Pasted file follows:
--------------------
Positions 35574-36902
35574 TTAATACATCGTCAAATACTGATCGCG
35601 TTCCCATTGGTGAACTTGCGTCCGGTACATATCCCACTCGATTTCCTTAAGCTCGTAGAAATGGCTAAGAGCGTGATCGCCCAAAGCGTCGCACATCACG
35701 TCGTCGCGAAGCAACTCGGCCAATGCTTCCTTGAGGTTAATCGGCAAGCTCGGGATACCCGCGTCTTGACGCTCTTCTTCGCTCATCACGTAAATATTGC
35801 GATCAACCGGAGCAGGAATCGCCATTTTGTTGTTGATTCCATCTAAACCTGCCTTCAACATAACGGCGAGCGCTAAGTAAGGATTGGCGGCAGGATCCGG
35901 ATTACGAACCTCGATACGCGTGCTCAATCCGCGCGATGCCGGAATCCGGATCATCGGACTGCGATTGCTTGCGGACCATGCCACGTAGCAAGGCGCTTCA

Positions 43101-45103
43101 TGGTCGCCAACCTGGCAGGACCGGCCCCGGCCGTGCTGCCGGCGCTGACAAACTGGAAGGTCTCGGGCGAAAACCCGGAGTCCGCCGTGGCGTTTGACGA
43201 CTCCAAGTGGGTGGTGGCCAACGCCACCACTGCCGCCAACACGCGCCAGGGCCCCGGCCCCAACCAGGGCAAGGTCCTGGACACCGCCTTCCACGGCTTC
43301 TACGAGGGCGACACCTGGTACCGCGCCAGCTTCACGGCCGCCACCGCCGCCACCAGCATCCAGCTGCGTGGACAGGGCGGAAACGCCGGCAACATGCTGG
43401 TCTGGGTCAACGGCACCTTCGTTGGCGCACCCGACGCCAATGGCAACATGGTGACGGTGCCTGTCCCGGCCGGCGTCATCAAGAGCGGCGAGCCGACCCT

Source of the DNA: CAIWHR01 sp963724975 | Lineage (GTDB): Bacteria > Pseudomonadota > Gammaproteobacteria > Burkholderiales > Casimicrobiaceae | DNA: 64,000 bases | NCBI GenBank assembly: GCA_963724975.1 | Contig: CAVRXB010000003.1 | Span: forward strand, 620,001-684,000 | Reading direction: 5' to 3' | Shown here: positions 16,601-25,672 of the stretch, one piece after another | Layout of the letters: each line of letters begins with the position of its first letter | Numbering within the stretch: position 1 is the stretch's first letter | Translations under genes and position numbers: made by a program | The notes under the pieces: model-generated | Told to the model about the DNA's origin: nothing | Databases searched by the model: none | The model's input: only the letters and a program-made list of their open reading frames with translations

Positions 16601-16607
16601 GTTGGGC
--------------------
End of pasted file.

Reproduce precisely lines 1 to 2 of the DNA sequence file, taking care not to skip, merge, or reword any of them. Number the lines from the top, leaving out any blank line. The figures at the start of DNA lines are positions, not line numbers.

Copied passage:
Positions 35574-36902
35574 TTAATACATCGTCAAATACTGATCGCG